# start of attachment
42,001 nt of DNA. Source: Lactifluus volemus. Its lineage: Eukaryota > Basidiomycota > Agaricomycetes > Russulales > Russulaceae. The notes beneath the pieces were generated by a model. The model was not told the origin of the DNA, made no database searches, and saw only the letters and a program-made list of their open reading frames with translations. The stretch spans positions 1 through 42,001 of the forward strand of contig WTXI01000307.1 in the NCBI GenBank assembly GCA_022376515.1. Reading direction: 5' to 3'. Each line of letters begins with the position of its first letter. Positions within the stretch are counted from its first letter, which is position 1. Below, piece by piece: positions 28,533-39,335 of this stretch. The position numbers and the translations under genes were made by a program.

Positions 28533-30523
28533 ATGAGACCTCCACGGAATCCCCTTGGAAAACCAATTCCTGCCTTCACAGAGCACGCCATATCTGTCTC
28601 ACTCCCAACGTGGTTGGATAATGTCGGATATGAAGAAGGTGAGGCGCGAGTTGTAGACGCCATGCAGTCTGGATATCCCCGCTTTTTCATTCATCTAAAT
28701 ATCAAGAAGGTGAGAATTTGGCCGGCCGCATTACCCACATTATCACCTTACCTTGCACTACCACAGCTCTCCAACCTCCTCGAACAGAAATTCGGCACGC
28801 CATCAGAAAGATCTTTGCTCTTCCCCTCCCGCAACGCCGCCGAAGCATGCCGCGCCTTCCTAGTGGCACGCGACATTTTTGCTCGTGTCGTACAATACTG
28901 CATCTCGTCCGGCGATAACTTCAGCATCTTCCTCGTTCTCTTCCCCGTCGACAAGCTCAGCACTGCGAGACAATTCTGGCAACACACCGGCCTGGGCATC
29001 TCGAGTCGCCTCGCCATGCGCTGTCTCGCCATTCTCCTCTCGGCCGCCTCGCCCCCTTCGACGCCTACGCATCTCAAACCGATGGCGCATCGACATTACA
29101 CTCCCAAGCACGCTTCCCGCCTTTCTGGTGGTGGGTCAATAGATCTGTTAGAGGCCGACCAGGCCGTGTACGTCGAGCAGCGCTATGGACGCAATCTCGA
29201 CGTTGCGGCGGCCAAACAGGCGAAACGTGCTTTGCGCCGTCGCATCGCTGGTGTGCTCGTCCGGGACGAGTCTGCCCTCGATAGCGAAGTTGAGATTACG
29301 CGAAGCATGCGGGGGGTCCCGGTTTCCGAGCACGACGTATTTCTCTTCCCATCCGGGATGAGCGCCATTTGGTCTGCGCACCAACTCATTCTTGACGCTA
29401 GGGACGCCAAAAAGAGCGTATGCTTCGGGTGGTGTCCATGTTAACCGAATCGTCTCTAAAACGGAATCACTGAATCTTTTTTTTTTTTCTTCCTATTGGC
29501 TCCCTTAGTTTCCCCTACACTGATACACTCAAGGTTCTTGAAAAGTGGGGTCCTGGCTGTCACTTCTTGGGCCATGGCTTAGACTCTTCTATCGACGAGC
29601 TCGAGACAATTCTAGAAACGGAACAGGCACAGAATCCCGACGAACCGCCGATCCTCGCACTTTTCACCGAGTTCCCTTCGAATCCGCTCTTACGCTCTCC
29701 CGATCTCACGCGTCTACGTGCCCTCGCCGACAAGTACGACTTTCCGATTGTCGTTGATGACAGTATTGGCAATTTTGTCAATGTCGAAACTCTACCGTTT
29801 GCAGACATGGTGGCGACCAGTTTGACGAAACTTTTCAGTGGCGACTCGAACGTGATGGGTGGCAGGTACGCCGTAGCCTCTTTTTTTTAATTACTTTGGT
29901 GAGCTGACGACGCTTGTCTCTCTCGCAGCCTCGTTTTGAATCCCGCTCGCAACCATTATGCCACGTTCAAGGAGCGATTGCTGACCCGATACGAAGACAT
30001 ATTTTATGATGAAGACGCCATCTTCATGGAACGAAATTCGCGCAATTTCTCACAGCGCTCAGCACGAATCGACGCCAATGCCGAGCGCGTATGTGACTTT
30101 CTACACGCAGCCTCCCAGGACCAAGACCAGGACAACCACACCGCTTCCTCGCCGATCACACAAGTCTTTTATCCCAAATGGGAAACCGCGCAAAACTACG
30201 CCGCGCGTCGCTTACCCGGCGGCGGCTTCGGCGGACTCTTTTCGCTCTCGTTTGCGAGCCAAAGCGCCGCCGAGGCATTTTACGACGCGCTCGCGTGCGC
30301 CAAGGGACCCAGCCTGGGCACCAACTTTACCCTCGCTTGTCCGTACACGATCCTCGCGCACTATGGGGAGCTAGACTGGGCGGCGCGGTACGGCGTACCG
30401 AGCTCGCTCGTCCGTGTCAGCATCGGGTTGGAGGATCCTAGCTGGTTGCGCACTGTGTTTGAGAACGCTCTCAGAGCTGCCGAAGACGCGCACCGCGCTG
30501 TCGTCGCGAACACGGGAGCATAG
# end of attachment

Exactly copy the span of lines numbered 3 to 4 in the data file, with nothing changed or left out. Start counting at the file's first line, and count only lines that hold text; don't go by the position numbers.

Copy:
28533 ATGAGACCTCCACGGAATCCCCTTGGAAAACCAATTCCTGCCTTCACAGAGCACGCCATATCTGTCTC
28601 ACTCCCAACGTGGTTGGATAATGTCGGATATGAAGAAGGTGAGGCGCGAGTTGTAGACGCCATGCAGTCTGGATATCCCCGCTTTTTCATTCATCTAAAT